It is, therefore, vital to obtain a better understanding of the basic mechanisms of preterm birth, because even if existing preventive interventions were fully scaled, fewer than 20% of preterm births would be prevented [4]. Classic studies from Mont Liggins provide what is still today the basic outline of the mechanisms of parturition [5]. Unfortunately, these studies in sheep have not been directly transferable to humans without significant anomalies, as the traditional theory of activation of the fetal hypothalamic-pituitary-adrenal axis and the coordinated stimulation of intrauterine prostaglandin production is not fully consistent with what is known about labor onset in women [6]. What is now unequivocal is that the parturient process in all mammals requires increased intrauterine prostaglandin production which is achieved by arachidonic acid metabolism via fatty acid cyclooxygenase (COX). Treatment with prostaglandins induces labor, and inhibition of prostaglandin biosynthesis prevents labor and delivery [7]. This increase in prostaglandin levels with term labor is a cause and not a result of labor [8] and occurs before the onset of labor [9]. We also know that intrauterine-associated infection is a major cause of premature delivery [10]. Indeed, preterm labor may be associated with an exaggerated production of cytokines [11], which stimulate prostaglandin production from intrauterine tissues [10]. Thus, a better understanding of the mechanisms by which cytokines stimulate prostaglandin biosynthesis could lead to the development of novel approaches for preventing and treating preterm labor.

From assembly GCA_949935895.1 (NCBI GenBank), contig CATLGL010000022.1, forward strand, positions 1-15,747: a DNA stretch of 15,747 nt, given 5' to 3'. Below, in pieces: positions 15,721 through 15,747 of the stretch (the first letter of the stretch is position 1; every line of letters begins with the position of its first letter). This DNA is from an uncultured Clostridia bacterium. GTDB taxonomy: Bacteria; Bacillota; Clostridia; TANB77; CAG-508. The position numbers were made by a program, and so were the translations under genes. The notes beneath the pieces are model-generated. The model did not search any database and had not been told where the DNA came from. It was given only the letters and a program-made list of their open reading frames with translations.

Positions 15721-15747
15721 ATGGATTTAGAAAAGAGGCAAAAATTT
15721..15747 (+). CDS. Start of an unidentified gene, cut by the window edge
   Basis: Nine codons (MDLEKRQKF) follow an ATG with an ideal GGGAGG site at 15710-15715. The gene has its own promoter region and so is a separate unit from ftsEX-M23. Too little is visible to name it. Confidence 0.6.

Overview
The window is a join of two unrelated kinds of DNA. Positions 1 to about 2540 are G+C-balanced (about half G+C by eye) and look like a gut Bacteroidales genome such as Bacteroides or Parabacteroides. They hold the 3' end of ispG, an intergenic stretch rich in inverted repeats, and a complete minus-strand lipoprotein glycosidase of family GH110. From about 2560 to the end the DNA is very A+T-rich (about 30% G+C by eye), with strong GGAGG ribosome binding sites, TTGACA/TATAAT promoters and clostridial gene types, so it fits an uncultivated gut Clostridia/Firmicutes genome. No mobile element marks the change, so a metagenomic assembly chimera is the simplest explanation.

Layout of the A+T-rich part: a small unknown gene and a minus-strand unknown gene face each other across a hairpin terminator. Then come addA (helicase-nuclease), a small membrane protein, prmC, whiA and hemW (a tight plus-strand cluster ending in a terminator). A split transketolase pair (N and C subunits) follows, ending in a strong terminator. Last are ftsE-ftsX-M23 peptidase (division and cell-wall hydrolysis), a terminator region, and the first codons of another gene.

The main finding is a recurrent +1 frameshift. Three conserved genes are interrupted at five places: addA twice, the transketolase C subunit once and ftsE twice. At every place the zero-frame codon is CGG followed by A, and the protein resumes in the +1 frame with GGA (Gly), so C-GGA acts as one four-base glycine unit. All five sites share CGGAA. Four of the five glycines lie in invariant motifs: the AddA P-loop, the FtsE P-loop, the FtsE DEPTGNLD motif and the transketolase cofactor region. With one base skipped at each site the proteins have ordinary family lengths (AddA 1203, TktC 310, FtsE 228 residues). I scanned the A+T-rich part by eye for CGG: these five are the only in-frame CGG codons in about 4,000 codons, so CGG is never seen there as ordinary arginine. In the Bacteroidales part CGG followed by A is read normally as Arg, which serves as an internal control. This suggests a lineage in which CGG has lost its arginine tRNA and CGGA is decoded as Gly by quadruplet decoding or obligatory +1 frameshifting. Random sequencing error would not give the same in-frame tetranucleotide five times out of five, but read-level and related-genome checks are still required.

We have shown that anandamide acts as substrate for prostamide production and that stimulation with cytokines mainly induces prostamide output rather than prostaglandin output [12]. Because all presently available antisera to prostaglandins e.g. prostaglandin E2 (PGE2) recognize prostamides, when a substrate is targeted to the site of inflammation, a prostamide may be secreted rather than a prostaglandin (Fig 1). Hence, the overall response to treatment depends on the properties of the prostaglandin or prostamide formed; these substances have widely divergent contractile activities. Furthermore, this induces variation across studies and affects the reproducibility of diagnostic results. In particular, studies of cytokine effects on prostaglandin biosynthesis, which is a critical step in intrauterine infection-induced preterm labor, may have dramatically different results and may fail to reveal key information about specific cytokines. We have now used the gold standard method of mass spectrometry to identify unequivocally products of endocannabinoid and eicosanoid biosynthetic pathways that are formed upon exposure to inflammatory stimuli of human choriodecidua.

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Fig 1. Endocannabinoid pathway.

Endocannabinoid pathway giving rise to prostaglandins glycerol esters, prostaglandins and prostamides.

https://doi.org/10.1371/journal.pone.0148306.g001

Materials and Methods

Patients

Placentae were obtained from women undergoing elective at Caesarean section at term before the onset of labor because of prior Caesarean section or cephalo-pelvic disproportion. Collection was approved by the Human Research Ethics Committees of the Royal Brisbane and Women’s Hospital, and the University of Queensland. Women gave written informed consent for use of placental tissue for research purposes.

Explant Cultures